Steamrollers: aka the Default event
By: Mike Corkhill
Steamrollers, that’s the first thought that runs into your head when thinking of running an event about 80%-90% of the time. It’s also the boogie man of a lot of starting metas since you are asking players to pay in and play competitively. Today we’re going to talk about the ins and outs of running a steamroller event. For the official rules check here: privateerpress.com/organized-play/steamroller-tournaments. Mostly this will cover not necessarily how, but the other aspects of the way I have run them and the way others have run them. Hopefully giving you some insight into what has worked and what hasn’t.
The first thing is to iron out all your details ahead of time before putting up and flyers or sign-ups. There are many questions that need answers here’s what needs to be answered and why.
How many tables/How big is the venue? This will determine how long of a tournament you are looking at running, how many sets of terrain, mats, clocks, zones you’ll need, and how big your prize support is. If you have a venue that can support 16 players, but can only stay open for a 3 round tournament (8 hours, which includes set up and pairings), you’ll need to note that on the post or flyer so players will know that.
Are you running a Standard steamroller or are you going to use variant rules? This is the meat and potatoes of Steamroller details.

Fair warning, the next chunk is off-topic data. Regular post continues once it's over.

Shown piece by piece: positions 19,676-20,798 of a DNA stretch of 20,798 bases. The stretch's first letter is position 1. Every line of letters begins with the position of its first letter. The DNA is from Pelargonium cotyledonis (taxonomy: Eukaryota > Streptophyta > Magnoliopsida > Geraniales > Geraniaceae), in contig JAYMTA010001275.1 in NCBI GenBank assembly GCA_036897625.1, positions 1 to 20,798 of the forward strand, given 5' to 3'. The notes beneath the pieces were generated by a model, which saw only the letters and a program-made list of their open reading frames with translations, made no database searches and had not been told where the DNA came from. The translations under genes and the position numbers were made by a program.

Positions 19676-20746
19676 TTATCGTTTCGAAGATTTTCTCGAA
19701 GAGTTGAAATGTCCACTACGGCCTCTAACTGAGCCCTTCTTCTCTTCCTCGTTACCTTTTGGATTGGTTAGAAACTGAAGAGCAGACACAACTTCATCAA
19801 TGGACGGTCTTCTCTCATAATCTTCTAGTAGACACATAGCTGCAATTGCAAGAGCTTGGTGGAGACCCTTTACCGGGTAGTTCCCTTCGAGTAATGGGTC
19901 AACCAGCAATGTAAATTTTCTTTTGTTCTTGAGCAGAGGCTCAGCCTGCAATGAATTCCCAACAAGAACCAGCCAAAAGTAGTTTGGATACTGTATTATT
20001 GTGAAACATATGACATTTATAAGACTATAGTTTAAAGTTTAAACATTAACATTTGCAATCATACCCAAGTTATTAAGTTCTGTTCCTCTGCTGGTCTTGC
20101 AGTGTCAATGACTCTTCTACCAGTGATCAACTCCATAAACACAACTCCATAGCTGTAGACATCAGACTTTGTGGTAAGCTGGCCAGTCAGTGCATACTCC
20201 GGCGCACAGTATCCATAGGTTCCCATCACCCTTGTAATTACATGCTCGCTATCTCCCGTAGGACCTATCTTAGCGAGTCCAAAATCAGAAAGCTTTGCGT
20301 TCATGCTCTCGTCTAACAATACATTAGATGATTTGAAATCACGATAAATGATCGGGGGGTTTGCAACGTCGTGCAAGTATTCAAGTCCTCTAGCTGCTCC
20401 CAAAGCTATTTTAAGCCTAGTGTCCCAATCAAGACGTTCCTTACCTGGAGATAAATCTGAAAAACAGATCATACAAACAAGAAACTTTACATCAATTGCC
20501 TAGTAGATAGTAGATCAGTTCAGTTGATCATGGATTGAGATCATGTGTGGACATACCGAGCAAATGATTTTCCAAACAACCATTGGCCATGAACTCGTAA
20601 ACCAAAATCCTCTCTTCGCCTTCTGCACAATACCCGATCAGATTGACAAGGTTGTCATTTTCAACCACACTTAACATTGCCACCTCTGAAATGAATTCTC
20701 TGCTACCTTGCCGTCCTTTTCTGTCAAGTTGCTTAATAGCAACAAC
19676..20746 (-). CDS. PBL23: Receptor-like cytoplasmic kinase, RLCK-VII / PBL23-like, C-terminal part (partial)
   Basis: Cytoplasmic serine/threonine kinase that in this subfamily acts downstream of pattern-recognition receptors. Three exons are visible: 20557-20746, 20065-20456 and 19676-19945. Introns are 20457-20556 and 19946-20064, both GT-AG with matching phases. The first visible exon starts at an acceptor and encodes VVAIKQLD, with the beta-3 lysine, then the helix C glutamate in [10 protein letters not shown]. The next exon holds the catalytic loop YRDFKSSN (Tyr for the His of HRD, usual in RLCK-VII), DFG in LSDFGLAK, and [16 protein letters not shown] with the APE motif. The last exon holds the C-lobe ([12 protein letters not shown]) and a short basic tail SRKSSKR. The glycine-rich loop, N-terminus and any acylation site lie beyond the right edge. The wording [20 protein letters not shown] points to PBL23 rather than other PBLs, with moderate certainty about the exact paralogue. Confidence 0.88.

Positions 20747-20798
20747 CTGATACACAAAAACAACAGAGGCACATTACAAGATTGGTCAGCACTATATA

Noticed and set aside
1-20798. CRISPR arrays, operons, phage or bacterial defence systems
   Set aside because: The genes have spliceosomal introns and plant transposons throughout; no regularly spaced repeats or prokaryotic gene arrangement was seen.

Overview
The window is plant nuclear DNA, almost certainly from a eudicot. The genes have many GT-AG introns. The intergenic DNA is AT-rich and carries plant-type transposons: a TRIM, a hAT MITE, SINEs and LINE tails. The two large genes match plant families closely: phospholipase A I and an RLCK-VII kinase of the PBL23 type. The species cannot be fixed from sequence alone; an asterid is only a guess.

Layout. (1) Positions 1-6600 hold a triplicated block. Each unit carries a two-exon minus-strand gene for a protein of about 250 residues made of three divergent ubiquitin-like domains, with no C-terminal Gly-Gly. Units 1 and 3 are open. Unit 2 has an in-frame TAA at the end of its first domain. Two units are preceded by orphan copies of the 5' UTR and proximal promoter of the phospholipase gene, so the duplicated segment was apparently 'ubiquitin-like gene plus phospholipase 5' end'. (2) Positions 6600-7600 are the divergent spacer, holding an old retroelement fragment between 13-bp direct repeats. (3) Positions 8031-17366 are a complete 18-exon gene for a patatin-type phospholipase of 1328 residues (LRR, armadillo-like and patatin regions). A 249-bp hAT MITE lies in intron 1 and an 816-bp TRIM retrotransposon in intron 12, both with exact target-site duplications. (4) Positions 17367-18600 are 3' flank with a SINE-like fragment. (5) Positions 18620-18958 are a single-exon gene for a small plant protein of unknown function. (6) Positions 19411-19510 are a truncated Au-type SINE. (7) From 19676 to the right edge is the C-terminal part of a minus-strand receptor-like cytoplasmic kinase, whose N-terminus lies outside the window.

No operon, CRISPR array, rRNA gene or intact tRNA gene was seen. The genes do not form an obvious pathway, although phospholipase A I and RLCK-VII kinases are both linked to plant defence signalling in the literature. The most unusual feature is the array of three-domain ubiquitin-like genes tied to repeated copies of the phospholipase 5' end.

What point level?
How many lists?
Timing (death clock or timed turns)?
Point level should be 75 points, but feel free to reduce it if your meta is still getting their forces built. You just have to understand that the game plays very different at the lower points level. Certain models become much stronger, while others seem like they don’t pull much weight.
How many Lists? The default is one, with a second list optional. You can change this to One list, three lists. Whichever you choose be mindful of your community. If everyone is struggling to field one 75 point list, don’t be setting it for three lists. Character restrictions and Themes are also other questions that will have a big impact on the game. If you set it for character restrictions to be in place, that will impact how many lists a player can bring. Some players have two lists that have the same character and if they need to have two lists without that overlap, they may not be able to bring it, or may only be able to play one list.
To Theme or not to Theme, this one is still being debated by some diehards. I can tell you I’ve played in 3 no theme events in 2018 and it hurts some factions more than others. This may discourage some players to not participate. It can be done and done well. I played Trolls and Grymkin. I always felt like I was on the back foot with Grymkin, but Trolls Madrak1/ Double Champs was not that different. So your mileage may vary.
If you’ve been helping your meta grow, I hope you’ve been getting the players acclimated and encouraging them to play on a clock of some sort. I believe this solves a lot of problems with players and analysis paralysis. If you have then this is a non-issue for your players. Just set up with what they’re used to. If your meta is not familiar with playing on the clock, then the real hurdle for the event is right here. I’ve had players get really salty about having to play on the clock, but these are also the guys who play four hour long games, and hmmm, haw, & debate every move. You need the clock to keep the tourney running smoothly and on time. If you have an eight-hour window where the store is open and one round takes four hours, you’re not finishing the Steamroller.